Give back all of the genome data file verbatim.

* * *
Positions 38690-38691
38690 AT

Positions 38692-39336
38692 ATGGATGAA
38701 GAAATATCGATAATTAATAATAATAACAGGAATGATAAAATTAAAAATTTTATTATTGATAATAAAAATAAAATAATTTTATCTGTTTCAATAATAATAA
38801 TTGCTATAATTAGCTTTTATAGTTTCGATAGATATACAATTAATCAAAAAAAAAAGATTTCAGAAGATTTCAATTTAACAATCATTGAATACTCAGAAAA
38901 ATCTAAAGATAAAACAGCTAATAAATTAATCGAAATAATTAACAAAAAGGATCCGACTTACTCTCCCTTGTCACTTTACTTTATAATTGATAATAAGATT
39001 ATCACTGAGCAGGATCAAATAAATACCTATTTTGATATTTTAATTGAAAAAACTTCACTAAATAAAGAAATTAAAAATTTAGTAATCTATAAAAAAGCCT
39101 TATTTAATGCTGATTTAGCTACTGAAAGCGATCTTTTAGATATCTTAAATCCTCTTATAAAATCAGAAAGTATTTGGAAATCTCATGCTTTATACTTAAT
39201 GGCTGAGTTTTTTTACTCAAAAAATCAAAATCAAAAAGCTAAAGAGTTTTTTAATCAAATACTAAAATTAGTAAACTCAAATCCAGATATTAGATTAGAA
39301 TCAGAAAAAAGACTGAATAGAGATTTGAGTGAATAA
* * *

Positions 38690-38691
38690 AT

Positions 38692-39336
38692 ATGGATGAA
38701 GAAATATCGATAATTAATAATAATAACAGGAATGATAAAATTAAAAATTTTATTATTGATAATAAAAATAAAATAATTTTATCTGTTTCAATAATAATAA
38801 TTGCTATAATTAGCTTTTATAGTTTCGATAGATATACAATTAATCAAAAAAAAAAGATTTCAGAAGATTTCAATTTAACAATCATTGAATACTCAGAAAA
38901 ATCTAAAGATAAAACAGCTAATAAATTAATCGAAATAATTAACAAAAAGGATCCGACTTACTCTCCCTTGTCACTTTACTTTATAATTGATAATAAGATT
39001 ATCACTGAGCAGGATCAAATAAATACCTATTTTGATATTTTAATTGAAAAAACTTCACTAAATAAAGAAATTAAAAATTTAGTAATCTATAAAAAAGCCT
39101 TATTTAATGCTGATTTAGCTACTGAAAGCGATCTTTTAGATATCTTAAATCCTCTTATAAAATCAGAAAGTATTTGGAAATCTCATGCTTTATACTTAAT
39201 GGCTGAGTTTTTTTACTCAAAAAATCAAAATCAAAAAGCTAAAGAGTTTTTTAATCAAATACTAAAATTAGTAAACTCAAATCCAGATATTAGATTAGAA
39301 TCAGAAAAAAGACTGAATAGAGATTTGAGTGAATAA